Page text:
Keurig K-Duo Review
Jennifer’s Rating: 4.2 Stars
Welcome to my Keurig K-Duo review…Well done, Keurig!! Finally, they’ve brought out their first dual-function brewer. You can now officially go to your Keurig for a single cup and a full pot just in time if the company is coming or it’s the weekend, and you want to take it easy and sip slowly.
Although it hasn’t been out very long, it appears to be making a great dent in kitchens. I realize the day is young, and we need more time to see the future. But for now, let’s take a look!
Table of Contents
- Keurig K-Duo Review
- Keurig K-Duo Features
- Keurig K-Duo Dimensions
- What’s Included with the Keurig K-Duo?
- The Keurig K-Duo Carafe Operation
- Keurig K-Duo Consumer Reviews and Ratings
Keurig K-Duo Features
- 12-cup carafe capability in addition to single-serve
- 6,8,10, and 12-oz brew sizes (on both sides)
- Programmable Auto-Brew
- Strong Brew setting
- “Pause and Pour” for the carafe side
- Smart Start produces expedient operation
- Auto-off sets in after 5 minutes of inactivity
Keurig K-Duo Dimensions
I found “16.4” by 15.2″ by 14″ on the sales page, but this refers to “package dimensions,” which is only semi-accurate. A look at the multiple images on the sales page clearly shows images that are identical to what’s shown on the Keurig site (I recognize the style) also includes the dimensions, as well as their respective sides – 12.92″ height, 10.94″ width, 12.76″ depth, are all presented clearly.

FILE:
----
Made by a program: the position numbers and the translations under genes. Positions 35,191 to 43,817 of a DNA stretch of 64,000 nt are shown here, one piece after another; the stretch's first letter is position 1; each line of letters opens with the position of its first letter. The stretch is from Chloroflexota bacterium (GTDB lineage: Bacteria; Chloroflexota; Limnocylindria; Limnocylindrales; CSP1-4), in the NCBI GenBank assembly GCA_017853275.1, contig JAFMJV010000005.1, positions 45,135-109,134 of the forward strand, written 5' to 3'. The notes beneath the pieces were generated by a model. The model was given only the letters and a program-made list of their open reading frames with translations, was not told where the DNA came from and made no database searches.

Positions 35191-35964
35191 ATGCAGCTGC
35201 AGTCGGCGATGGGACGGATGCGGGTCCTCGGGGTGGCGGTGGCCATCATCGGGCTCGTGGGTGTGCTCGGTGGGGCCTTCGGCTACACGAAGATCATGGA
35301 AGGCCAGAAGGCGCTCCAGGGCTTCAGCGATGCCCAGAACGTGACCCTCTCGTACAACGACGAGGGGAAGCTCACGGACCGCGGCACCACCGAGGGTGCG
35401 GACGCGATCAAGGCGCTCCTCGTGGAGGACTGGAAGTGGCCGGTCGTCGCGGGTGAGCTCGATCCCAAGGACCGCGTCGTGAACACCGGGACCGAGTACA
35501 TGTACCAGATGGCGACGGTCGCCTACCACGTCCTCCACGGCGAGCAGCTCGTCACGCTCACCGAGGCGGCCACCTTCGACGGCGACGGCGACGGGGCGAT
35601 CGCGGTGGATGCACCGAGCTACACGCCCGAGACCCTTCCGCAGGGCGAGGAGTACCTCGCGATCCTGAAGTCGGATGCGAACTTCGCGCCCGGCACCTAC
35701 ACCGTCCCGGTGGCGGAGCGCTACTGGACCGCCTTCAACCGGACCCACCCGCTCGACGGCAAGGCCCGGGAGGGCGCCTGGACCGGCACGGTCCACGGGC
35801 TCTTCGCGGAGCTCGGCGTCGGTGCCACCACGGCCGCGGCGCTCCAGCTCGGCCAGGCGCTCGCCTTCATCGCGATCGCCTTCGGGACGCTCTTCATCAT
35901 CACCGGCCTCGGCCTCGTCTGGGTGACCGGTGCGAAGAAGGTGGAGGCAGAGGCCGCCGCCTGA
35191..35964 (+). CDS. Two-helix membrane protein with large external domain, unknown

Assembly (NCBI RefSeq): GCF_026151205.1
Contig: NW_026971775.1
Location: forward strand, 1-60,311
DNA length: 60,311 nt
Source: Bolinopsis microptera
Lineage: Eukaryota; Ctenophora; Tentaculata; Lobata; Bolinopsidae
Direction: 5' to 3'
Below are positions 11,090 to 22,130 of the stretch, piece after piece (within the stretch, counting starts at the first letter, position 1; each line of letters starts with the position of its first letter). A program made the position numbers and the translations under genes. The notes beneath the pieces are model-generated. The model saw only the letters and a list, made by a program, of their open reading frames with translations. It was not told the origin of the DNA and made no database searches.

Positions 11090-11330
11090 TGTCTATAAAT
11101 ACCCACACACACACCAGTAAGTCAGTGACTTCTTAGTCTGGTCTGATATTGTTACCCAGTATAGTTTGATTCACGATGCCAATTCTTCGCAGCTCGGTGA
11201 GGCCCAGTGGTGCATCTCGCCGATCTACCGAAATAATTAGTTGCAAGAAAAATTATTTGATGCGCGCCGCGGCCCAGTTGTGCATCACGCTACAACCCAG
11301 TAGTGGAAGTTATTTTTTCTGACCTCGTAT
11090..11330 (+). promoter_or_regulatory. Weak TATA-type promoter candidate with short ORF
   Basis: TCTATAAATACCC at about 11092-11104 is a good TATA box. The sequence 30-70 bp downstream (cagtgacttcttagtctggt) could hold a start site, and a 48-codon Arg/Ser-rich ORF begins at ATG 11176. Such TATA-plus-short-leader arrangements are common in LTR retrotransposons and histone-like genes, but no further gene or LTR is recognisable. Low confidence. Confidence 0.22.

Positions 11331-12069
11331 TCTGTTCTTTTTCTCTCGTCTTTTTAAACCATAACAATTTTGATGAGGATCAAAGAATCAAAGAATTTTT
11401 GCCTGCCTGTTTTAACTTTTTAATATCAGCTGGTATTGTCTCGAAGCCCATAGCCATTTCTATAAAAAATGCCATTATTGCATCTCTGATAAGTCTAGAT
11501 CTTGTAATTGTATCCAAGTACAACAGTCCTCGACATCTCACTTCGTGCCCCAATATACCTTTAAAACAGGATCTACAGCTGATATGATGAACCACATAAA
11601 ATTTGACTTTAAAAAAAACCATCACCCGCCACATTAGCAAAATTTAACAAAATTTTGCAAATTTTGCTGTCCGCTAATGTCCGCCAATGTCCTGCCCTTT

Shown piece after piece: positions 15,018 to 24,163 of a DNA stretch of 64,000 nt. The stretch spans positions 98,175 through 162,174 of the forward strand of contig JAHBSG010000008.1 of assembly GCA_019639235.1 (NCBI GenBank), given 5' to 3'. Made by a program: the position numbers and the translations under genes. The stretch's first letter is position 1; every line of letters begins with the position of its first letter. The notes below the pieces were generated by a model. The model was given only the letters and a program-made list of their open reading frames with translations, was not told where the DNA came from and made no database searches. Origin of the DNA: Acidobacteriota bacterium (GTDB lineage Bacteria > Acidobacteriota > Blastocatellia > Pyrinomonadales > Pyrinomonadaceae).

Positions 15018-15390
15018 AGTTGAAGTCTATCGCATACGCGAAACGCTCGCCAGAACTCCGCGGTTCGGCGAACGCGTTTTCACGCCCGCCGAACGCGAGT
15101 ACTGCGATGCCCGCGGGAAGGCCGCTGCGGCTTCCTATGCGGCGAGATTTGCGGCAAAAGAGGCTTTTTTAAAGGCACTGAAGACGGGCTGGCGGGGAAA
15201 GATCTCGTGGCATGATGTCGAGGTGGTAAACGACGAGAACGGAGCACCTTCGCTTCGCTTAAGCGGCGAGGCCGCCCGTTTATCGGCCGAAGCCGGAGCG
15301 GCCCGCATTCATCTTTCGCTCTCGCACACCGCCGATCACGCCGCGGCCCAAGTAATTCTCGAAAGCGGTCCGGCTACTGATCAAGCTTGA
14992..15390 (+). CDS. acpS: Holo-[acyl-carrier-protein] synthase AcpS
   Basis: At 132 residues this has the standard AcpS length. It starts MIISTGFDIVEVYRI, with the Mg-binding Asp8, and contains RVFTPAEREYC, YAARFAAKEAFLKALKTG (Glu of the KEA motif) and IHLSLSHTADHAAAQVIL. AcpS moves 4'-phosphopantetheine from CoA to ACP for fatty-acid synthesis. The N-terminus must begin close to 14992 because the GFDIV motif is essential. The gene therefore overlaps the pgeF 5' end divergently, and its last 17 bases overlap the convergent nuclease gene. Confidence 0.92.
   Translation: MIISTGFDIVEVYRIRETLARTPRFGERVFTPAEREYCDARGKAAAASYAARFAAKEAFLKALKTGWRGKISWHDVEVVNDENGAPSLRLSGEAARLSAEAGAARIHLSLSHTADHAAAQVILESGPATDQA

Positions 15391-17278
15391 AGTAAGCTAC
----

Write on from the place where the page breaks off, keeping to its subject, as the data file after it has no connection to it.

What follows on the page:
Although the picture demonstrates that an 8-oz travel mug can fit, a few respondents said a 7″-er was the tallest height allowed when the drip tray was removed. A representative confirmed this, too, that 7″ was the max height, too. So if and when you see this on the page showing the 8″, disregard it – it’s probably an oversight.
A mug up to 6.25″ would be permitted when the drip tray is in place.
As you can see from the image above, the proprietary tumbler mug fits perfectly on the base with the drip tray removed. I wonder if it’s because there is a round depression in the middle of the drip tray base – not that deep, but it could have been the reason for the clearance being off a little.
What’s Included with the Keurig K-Duo?
You get a few goodies extra with the K-Duo, two sampler packs of K-cup pods and a bag of grounds, which is very nice. One-year warranty., pretty much Keurig’s de rigor, and user guide. One thing I remember finding in the unusual manual was that it stated that the accessory parts (reservoir, drip tray, k-cup holder, etc.) “were not dishwasher safe.”
Huh – I wonder why that is? Most people have said they do just fine if you stick to using the top rack.
The reservoir, which is shared on both sides, holds 60 oz of water and is a nice flat rectangle with a removable lid and back locking tabs. You can see the max fill line on the side. It does not come with a water filter, so you may want to be sure to use bottled or filtered water – although there is a different type of filter assembly made for this exact model (see the Accessories section) you can check into.
The drip tray, which is square in appearance with one side corner rounded off, holds 8 oz of overflow, and like all the others, the tray moves off to let a 7″ tumbler take its rightful spot on the drip tray base.
Buttons and Controls